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About 300 residents from Pikangikum First Nation flown to Winnipeg to escape fire

A member of the Canadian Armed Forces helps evacuate a child of the Pikangikum First Nation in Northern Ontario, as part of operation LENTUS on Thursday, May 30, 2019. Ontario's Ministry of Natural Resources says a wildfire threatening a remote Indigenous community in the province's northwest has grown several times larger.
A member of the Canadian Armed Forces helps evacuate a child of the Pikangikum First Nation in Northern Ontario, as part of operation LENTUS on Thursday, May 30, 2019. Ontario's Ministry of Natural Resources says a wildfire threatening a remote Indigenous community in the province's northwest has grown several times larger. THE CANADIAN PRESS/HO-DND- LS Dan Bard 8 wing Imaging Trenton

The evacuation of a northern Ontario First Nation continues as the Ontario government asked Manitoba for help housing evacuees.

Almost 2,000 people have been evacuated from Pikangikum First Nation in Ontario as a nearby wildfire grows closer to the community. The most vulnerable, being affected by smoke, are currently being airlifted.

READ MORE: Number of evacuees from Pikangikum First Nation hits 1,700 as wildfire grows

“The Manitoba government, at the request of the Ontario government, will support the evacuation of residents from Pikangikum First Nation in Ontario,” said the provincial government in a release Monday morning.

“The community, about 100 kilometres north of Red Lake, is threatened by wildfire and smoke.”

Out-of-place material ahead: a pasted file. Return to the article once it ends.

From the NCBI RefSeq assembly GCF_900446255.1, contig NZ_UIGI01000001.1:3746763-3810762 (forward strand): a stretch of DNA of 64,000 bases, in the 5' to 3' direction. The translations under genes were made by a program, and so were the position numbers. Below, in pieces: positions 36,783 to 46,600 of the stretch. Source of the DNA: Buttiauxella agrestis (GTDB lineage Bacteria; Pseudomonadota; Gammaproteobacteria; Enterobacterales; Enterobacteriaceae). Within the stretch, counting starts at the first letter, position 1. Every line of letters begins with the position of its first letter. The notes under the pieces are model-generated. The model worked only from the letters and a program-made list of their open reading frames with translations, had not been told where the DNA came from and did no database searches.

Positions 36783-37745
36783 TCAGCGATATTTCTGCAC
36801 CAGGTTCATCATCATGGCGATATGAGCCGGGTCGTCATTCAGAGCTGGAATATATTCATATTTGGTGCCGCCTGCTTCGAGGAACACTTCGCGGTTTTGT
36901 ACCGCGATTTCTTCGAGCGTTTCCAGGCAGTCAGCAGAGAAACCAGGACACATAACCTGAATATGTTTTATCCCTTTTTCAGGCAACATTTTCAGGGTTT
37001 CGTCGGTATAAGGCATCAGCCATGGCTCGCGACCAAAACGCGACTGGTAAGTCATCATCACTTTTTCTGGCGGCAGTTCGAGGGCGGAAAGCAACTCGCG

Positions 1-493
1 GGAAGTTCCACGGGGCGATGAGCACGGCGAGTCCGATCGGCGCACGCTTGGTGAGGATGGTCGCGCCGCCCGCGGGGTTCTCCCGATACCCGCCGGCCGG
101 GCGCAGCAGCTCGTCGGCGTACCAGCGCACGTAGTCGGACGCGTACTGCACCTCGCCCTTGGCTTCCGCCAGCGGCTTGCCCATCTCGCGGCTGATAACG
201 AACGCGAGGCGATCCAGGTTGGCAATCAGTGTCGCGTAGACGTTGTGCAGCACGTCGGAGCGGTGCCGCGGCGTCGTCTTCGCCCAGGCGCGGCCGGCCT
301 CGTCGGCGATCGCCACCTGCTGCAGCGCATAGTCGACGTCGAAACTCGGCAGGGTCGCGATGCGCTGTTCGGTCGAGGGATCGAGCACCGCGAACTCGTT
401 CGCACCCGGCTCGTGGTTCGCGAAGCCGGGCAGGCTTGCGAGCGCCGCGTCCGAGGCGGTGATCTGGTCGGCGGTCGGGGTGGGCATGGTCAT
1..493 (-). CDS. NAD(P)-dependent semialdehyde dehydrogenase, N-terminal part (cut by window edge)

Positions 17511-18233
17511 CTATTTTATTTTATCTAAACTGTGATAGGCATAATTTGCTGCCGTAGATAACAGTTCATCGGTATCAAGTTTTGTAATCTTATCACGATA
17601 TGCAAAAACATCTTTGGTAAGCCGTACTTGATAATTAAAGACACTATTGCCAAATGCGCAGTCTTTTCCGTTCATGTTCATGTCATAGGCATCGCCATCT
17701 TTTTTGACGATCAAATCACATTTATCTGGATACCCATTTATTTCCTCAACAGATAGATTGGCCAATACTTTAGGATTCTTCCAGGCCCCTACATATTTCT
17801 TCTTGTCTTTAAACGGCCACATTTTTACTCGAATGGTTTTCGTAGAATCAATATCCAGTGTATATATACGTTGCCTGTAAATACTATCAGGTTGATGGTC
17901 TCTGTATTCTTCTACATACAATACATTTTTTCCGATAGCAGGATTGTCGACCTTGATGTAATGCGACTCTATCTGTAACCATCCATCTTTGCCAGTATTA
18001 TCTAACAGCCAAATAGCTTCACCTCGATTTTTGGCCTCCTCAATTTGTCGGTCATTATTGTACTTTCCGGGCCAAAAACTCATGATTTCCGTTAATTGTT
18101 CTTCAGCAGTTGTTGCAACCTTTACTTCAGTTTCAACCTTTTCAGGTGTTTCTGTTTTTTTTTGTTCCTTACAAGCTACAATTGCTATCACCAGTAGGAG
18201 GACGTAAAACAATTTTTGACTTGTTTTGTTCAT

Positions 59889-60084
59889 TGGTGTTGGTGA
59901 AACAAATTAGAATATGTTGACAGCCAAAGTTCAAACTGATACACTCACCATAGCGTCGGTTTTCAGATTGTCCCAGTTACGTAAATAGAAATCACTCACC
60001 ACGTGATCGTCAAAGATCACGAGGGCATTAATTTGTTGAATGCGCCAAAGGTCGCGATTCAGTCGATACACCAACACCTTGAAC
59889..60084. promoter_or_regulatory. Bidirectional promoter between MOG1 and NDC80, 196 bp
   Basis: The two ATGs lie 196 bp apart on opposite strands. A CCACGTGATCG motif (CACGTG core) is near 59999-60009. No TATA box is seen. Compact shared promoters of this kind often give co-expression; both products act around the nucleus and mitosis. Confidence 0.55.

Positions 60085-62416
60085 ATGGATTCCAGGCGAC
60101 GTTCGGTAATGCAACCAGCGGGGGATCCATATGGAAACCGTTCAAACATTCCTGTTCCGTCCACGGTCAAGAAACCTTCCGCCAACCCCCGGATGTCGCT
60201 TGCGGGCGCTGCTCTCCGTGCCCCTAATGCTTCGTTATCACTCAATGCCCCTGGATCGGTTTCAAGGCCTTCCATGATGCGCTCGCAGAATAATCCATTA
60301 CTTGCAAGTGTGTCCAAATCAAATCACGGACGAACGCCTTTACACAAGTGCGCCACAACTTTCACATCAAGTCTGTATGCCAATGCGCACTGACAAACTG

The province’s Emergency Measures Organization is co-operating with Ontario officials, Indigenous Services Canada, the Canadian Red Cross and the City of Winnipeg to find temporary housing for evacuees.

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More than 1,500 have been evacuated to Ontario centres in Red Lake, Thunder Bay,  Sioux Lookout and others.

Jason Small of the Canadian Red Cross tells 680 CJOB about 330 people have been flown to Winnipeg.

“We have them staying now at hotels throughout the city,” he said.

“We were always prepared for a bad wildfire season. We’ve been supporting evacuees every year for the past couple of years, so we’re ready for these things.

“We know it’s dry and our team is ready in case things do require us to help more people come out of communities due to wildfires.”

The fire near the eastern edge of Pikangikum First Nation grew on Thursday to more than 3,000 hectares, according to the Ministry of Natural Resources.
The fire near the eastern edge of Pikangikum First Nation grew on Thursday to more than 3,000 hectares, according to the Ministry of Natural Resources. Twitter/OPP IndigenousBureau

Small said that although Ontario is dealing with the majority of the evacuees, the Red Cross can always use more hands, as it’s a volunteer operation. Manitobans who volunteer may not necessarily get trained in time to help with this crisis, but they’ll need help with the next one.

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Officials say the fire, which started on Wednesday, grew to just over 36 square kilometres Saturday – about 3,600 hectares – but favourable winds were keeping it away from the community.

There is no rain Sunday, however, periods of rain and showers are expected Monday and Tuesday.

Environment Canada has issued a special air quality statement for the Pikangikum area, warning that people in the vicinity “should be on the lookout for adverse weather conditions and take necessary safety precautions.”